This One Funny Word May Be Killing Your Business

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Hubris is defined as excessive pride or self-confidence. As a literary device, hubris is used as the tragic flaw of a main character and is the vehicle the author uses to tell the moral of a story.

In this story, we humans are the main character and hubris is our belief that we recognize and learn from our mistakes and naturally adopt practices to make us better at something.

In reality, recognizing opportunities to learn is one of the most difficult habits to form. We routinely make the same silly mistakes and often forget, or simply don't pay attention to, what we've done to be successful.

Depending on your profession, the consequences of hubris can vary from life and death to extreme embarrassment, and possibly even job loss. In fundraising and marketing, failing to take advantage of opportunities to learn can mean the difference between growth, stagnation, and in some cases, complete failure of your organization.

To help overcome this challenge, we work with organizations to put in place systems that help them identify and adopt new habits to prevent recurrence of mistakes and encourage adoption of things that work well.

Recognize The Opportunity To Learn

Before we can learn a lesson, we have to recognize the opportunity in the first place. With few exceptions, this is often easier said than done.

Learning opportunities can be in the form of mistakes we want to prevent or successes we wish to repeat. The former makes for an easier illustration.

Take the case of putting your hand in fire. Nature has given us a powerful feedback loop that is so severe we tend to recognize future opportunities to avoid repeating this mistake.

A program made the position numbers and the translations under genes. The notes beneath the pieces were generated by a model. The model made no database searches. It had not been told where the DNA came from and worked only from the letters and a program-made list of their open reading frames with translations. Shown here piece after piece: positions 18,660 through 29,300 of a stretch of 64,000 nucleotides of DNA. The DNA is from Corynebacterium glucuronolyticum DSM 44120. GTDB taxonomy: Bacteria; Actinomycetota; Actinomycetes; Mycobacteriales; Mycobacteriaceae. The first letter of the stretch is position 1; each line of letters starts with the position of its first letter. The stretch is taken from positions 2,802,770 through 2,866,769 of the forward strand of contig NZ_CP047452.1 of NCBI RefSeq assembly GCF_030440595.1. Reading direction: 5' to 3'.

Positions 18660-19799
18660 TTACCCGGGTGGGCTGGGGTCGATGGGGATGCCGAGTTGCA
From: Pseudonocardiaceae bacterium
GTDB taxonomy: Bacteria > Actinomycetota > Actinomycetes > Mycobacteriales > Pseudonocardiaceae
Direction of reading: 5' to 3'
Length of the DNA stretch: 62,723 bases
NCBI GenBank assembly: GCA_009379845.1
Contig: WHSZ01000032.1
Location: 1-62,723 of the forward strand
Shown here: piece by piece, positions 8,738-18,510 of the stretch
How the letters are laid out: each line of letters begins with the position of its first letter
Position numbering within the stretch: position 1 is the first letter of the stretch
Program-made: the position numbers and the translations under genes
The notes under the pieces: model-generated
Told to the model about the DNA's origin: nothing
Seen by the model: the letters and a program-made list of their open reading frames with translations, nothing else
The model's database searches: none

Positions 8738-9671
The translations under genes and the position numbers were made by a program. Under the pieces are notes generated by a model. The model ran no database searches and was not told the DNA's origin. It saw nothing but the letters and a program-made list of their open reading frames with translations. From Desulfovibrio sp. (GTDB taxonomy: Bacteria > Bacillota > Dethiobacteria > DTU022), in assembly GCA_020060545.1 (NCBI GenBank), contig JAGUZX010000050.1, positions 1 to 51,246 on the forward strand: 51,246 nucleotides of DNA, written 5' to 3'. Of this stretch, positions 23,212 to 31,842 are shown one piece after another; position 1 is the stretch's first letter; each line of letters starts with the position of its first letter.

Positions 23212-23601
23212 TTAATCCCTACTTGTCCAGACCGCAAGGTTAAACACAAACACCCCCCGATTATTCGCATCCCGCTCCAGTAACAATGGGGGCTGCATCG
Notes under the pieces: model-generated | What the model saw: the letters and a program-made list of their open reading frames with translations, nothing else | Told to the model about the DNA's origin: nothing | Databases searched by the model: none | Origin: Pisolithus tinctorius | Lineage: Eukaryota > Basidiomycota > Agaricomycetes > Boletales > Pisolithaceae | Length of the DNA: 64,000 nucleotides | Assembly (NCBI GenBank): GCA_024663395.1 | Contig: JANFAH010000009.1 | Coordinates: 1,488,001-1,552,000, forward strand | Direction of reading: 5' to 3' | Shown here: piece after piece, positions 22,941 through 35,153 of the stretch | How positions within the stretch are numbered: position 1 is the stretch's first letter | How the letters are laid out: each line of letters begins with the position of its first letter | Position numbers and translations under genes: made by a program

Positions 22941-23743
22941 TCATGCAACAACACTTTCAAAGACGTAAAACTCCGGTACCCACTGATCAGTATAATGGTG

In marketing and fundraising, the feedback typically isn't so severe, and that's the problem. Many opportunities to learn are either very subtle or take place during periods of high stress or chaos when we tend not to notice them. When these individual missed opportunities are considered collectively and compounded further through repetition, the cumulative effect can have a significant impact on your organization over time.

Examples of less agonizing mistakes include typos in blog posts or newsletters, forgetting to account for conversion tracking in an ad or appeal, or using images in collateral that appeal to the wrong audience segment.

In cases where the mistake or win is huge, we're generally pretty good at remembering how to prevent or recreate the behavior, but the difficulty is in institutionalizing the lesson so that new or other members of the team also learn to identify the preferred approach or behavior.

Examples of more severe mistakes should make you cringe and include accidentally revealing the identity of an anonymous major donor, inadvertently offsetting name fields in a mailing list or eblast, and forgetting to book a popular event space on time.

Learning To Recognize Opportunities

Though you may invest in a system to help identify and learn lessons, it will be of little use if no one engages in it.

What we've found to be most effective is to celebrate the discovery and recording of learning opportunities. Depending on your company or department culture, celebration can take many forms—from public recognition to fun prizes—and the focus can range from quantity to quality of identified learning opportunities. What's important is that the organization captures and benefits from as many learning opportunities as possible.

Next Steps

  1. Begin celebrating the identification of learning opportunities.
  2. Create a simple system to capture learning opportunities.
  3. Establish a process for learning from the lessons and adopting new practices.